Government Amends Green Energy Open Access Rules to Align with Regulations

It amended the banking settlement period from monthly to a banking cycle


The Ministry of Power (MoP) has issued the Electricity (Promoting Renewable Energy Through Green Energy Open Access) Amendment Rules, 2023, under which it has added provisions for the banking settlement cycle, introduced new charges, and exempted offshore wind projects from paying additional surcharge.

Additionally, it also allowed consumers to purchase green energy based on their consumption.

Most of the changes are intended to align the existing rules with newly approved regulations and provide flexibility to the consumer to promote renewable energy open access.

The amendments were notified on January 27, 2023, and came into effect on the same day.

The ministry had notified the Green Energy Open Access Rules 2022 in June last year.

The amended rules have changed the term related to banking from ‘month’ to ‘cycle,’ which further provides flexibility to states with different banking settlement periods and would be crucial to renewable energy generators.

However, the states would have to wait until the ministry comes out with a definition for the term ‘cycle’ notified in the new amended rules.

The notification clarified that the credit for banked energy will not be allowed to be carried forward to subsequent banking cycles and must be adjusted during the same cycle.

Any surplus banked energy will be considered lapsed at the end of each banking cycle. The renewable energy generator will be entitled to Renewable Energy Certificates for the lapsed banked energy.

The amendments also revise the charges levied on Green Energy Open Access, adding banking and standby charges wherever applicable. It also includes Load Despatch Centre fees, scheduling charges, and deviation settlement charges per the Commission’s relevant regulations.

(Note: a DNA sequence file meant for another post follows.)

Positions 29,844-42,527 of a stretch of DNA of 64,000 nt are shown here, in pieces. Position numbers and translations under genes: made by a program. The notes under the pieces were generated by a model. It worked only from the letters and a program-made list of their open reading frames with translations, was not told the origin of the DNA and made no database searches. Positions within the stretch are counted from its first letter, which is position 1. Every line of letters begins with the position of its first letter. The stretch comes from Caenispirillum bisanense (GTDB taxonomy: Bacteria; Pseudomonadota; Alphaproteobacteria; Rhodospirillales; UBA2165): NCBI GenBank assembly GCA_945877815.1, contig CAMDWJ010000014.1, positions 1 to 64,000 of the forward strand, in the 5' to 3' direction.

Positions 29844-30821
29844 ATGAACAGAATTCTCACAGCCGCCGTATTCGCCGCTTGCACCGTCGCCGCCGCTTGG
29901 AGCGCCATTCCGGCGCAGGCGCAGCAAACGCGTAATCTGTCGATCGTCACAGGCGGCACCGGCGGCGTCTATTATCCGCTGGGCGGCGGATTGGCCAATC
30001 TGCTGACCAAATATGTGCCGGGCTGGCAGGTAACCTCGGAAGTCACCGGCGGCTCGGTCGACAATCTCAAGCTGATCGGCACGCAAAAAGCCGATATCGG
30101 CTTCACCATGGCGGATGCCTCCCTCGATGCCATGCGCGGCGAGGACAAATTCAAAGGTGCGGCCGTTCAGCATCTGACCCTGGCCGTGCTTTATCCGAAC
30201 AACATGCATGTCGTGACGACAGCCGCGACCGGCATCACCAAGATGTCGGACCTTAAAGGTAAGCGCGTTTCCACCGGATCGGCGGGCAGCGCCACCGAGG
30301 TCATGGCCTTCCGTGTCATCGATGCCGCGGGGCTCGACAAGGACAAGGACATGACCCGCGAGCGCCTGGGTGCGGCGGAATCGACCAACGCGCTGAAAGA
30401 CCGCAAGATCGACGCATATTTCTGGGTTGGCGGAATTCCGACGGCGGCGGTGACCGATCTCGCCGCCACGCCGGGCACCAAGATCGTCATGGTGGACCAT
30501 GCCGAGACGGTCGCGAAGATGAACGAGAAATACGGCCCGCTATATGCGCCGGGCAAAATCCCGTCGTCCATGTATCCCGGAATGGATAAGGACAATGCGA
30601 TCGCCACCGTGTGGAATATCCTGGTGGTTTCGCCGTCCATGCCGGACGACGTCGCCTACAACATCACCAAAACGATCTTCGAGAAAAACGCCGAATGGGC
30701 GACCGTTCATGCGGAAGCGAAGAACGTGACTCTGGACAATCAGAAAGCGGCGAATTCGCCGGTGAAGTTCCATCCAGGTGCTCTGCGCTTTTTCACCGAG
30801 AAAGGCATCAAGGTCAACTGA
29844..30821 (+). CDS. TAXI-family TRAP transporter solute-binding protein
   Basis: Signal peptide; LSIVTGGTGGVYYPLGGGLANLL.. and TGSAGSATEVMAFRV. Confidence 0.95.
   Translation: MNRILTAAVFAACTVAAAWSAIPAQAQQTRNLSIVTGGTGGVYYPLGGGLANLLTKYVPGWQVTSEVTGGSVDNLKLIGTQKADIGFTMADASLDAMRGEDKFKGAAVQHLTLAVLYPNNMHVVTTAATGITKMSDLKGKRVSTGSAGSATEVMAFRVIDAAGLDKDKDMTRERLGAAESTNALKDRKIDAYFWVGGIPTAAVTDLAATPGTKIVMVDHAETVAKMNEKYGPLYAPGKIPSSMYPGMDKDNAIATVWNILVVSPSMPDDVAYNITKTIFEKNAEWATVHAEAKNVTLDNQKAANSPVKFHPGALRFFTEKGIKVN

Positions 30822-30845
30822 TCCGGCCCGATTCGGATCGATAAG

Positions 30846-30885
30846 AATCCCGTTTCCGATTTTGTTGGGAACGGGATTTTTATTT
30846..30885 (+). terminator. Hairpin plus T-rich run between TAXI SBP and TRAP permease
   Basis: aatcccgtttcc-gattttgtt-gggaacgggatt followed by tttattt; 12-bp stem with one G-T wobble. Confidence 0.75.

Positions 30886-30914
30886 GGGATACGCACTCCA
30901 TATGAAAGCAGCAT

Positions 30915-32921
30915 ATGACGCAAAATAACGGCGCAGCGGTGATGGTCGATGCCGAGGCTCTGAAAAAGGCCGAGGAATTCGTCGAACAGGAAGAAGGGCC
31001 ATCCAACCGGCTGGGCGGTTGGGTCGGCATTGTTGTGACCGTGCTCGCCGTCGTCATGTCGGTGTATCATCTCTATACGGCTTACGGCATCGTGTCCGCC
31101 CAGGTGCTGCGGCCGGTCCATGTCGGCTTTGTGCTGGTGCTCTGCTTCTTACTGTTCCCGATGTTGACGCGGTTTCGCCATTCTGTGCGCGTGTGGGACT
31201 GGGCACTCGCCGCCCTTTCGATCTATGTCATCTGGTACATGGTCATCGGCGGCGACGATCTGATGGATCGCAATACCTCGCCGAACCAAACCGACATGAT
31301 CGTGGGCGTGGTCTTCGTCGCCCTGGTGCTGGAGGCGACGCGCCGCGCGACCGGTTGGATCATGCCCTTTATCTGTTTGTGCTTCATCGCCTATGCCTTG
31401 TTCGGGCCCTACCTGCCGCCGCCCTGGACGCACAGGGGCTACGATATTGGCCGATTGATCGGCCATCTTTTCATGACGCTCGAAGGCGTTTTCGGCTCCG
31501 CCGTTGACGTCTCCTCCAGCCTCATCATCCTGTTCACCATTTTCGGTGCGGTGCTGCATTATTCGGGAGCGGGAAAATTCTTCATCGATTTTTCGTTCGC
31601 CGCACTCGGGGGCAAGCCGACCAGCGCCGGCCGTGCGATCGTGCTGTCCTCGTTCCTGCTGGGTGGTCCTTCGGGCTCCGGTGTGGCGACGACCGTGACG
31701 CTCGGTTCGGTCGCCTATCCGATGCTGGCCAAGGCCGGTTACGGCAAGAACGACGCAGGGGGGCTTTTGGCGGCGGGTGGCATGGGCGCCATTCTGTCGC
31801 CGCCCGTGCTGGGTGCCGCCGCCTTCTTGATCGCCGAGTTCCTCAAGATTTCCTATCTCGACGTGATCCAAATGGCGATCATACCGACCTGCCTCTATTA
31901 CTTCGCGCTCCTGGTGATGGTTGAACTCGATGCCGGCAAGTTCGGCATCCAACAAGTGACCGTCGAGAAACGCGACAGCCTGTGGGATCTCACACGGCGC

The new rules exempt non-fossil fuel-based ‘Waste-to-Energy’ projects which supply to open access consumers from additional surcharge along with cross subsidy surcharge, which was previously notified.

Offshore wind projects commissioned up to December 2025 and supplying to open access consumers will be exempted from paying the additional surcharge.

The new provision substitutes older rules which exempted green energy utilized to produce green hydrogen and green ammonia.

The green open access consumers will have to pay standby charges wherever applicable and specified by the state regulators. The standby charges should not exceed 25% of the energy charges applicable to the consumer tariff category.

The consumers who provide a notice at least a day before delivery of power for standby arrangement to the distribution licensee before the Day Ahead Market closure time will be exempted from such charges.

The new rules state that any consumer can purchase green energy up to a certain percentage of the consumption or its total consumption. They can place a requisition for this with their distribution licensee, who will procure the requested green energy capacity and supply it to them. The consumers will also have the flexibility to give separate requests for solar and non-solar.

In a recent ruling, the MERC turned down an individual consumer petition requesting certain crucial amendments to rooftop solar and green energy open access regulations.

According to the Mercom India Solar Open Access Market Report Q3 2022, India installed around 1.9 GW of open access solar capacity in the first nine months (9M) of the calendar year (CY) 2022, an increase of 96% year-over-year (YoY).